Review

Hoop, Q-snap, or Scroll Frame? Which should you use?

Whether you’re a beginner or a long time stitcher you already have a preferred method for cross stitching. Whether you realize it or not. You make your Xs a specific way. It’s possible you have a favorite place to stitch in. You have a preferred fabric count. Perhaps you already use a Q-snap or a hoop. These are all ways in which our craft differ, and we embrace those differences when sharing our own preferences with others.

Why, then do we spend often spend so much time agonizing over whether we’re stitching ‘correctly’? Comparing ourselves to others and their preferred methods.

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I mentioned this briefly in my Cross Stitch Beginner’s Guide, but I believe that there is no wrong way to stitch. That said, it’s important for you as a stitcher to try out various methods in order to figure out which one is right for you. So here’s just a few of the more popular ways to hold your fabric while you stitch.

Stitching In Hand

Let’s go ahead and get this out of the way early. Stitching “In Hand” refers to simply holding the fabric yourself. In your hand. No fancy tools or stands.

Cross stitching in-hand

For some reason long time stitchers seem to believe this method is “wrong.” And often are very vocal about it. So many new stitchers seem to believe they need to run out and get a hoop first thing in order to stitch ‘properly’.

Well I’m here to tell you it’s okay. Especially when you’re first starting out and don’t know whether this is even a craft you enjoy. There’s no need to spend extra money if you’re not going to be here long term. Even if you are here to stay, how will you understand why a Q-snap is so wonderful if you’ve never tried stitching without one?

The main reason stitchers recommend getting something to hold your fabric is to keep tension. If tension isn’t properly kept, what can happen is that your Xs become uneven in size and skew a design. You can keep tension yourself while stitching in hand just by being mindful. Try to keep the fabric taut in the area you’re stitching. And try not to pull your thread too tight.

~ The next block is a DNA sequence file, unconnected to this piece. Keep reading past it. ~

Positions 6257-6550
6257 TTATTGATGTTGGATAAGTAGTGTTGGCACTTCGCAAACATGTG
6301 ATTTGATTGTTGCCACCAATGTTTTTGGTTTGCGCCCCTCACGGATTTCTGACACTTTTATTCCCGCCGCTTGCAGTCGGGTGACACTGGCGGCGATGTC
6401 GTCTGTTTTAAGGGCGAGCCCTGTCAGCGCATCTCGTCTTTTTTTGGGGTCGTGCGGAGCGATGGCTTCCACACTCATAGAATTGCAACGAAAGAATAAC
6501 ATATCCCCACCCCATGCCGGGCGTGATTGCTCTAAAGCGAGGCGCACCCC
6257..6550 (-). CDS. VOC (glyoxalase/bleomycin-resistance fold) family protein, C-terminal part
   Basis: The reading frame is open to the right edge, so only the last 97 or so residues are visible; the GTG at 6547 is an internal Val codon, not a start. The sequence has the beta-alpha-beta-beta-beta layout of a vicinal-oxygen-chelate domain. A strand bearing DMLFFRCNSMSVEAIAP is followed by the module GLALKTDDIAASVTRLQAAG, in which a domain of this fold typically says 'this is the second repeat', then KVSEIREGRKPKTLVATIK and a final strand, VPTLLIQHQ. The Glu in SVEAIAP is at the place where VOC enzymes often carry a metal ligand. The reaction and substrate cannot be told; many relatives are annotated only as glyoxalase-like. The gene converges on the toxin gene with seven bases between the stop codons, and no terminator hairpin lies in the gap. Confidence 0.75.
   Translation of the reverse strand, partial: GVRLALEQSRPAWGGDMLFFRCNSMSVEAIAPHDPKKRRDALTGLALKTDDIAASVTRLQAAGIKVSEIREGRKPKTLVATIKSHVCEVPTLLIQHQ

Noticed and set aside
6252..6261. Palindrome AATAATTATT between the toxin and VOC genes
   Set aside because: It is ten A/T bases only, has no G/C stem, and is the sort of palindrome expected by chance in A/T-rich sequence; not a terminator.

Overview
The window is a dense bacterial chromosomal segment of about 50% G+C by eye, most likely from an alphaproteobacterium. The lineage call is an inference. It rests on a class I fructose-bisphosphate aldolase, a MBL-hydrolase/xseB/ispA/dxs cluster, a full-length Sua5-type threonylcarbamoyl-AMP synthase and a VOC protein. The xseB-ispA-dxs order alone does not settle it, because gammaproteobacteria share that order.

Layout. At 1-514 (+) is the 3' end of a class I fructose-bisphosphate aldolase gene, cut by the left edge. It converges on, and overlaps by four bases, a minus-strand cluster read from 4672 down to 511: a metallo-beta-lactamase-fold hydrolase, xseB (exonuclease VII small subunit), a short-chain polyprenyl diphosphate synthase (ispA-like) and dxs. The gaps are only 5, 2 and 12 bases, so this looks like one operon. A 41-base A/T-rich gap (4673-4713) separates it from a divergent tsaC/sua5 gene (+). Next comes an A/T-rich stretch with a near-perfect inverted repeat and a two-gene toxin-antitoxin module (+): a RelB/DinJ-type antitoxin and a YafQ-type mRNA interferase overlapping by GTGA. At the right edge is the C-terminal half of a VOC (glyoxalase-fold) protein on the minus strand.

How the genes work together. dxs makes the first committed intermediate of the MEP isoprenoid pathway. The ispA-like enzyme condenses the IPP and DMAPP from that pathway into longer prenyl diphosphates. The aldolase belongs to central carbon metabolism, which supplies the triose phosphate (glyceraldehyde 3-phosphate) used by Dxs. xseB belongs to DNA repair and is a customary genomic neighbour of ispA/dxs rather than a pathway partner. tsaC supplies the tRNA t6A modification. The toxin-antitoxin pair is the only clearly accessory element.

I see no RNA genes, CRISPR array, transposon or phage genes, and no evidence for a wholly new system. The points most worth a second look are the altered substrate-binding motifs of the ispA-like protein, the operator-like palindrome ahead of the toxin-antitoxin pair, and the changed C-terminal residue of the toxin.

Cross stitching in-hand

Even if you do normally use something to keep your fabric tight, there are benefits to stitching in hand once in a while. As an example, small patterns can more easily be worked in hand. If you’re using plastic canvas, perforated paper, or vinyl aida you won’t be able to use such tools. You’ll need to stitch in hand anyway!

You can stitch faster!

Another reason you might want to stitch in-hand is to use the sewing method. This actually allows you to stitch much faster than you would normally, but takes a lot of practice to master. It’s a way to stitch entirely from the front of your project. That way you don’t have to spend time reaching around to push the needle back up.

Regardless of your reason for stitching in hand, don’t let anyone tell you that you have to get a hoop. It certainly is helpful to have something to hold your project while you work. However, it is not required. That said, let’s talk about the pros and cons of each of them the common tools so you can decide if any of them are right for you.

Embroidery Hoops

The most commonly used method for holding your fabric is the embroidery hoop. These have been around for what feels like ages and is considered the ‘traditional’ way to sew. Embroidery hoops were patented in 1903.

Plastic and Wooden embroidery hoops

You can get hoops in both wood and plastic, and older ones were even made of metal! The concept is the same. You get two concentric rings, the larger one having a small screw used to tighten the outer ring onto the fabric. By placing your fabric between the two rings, it holds your fabric in place while you stitch.

They come in all different sizes. You can use a large one that encompasses your entire project and use it as a frame. Or work with a smaller rings and just move it around as needed to work on your stitch.

Demonstrating how to use an embroidery hoop

I say rings, because circular hoops are the most common, but they do come in other shapes as well. They are designed to keep your fabric tight. Hoops are thin, light, and easy to hold. Though you can also get a stand to hold it for you.

You can frame your piece with a hoop, too!

The other benefit is that these hoops can also be used to hang your design afterwords. They now double as frames to display your finished piece in to give it an even more kitschy feel. You could even paint or tape your hoops to match your design!

Examples of items framed in an embroidery hoop

Everything has downsides though, and I find that the tension gets loose as I work. I feel like I have to constantly re-tighten the screws. This is due to the the cheap hoops I have worked with, though. If you decide to use a hoop, you will want to invest in a well known brand. I’ve been recommended both Morgan hoops and Hardwicke manor by the kind folks on the Pixel Stitch Discord.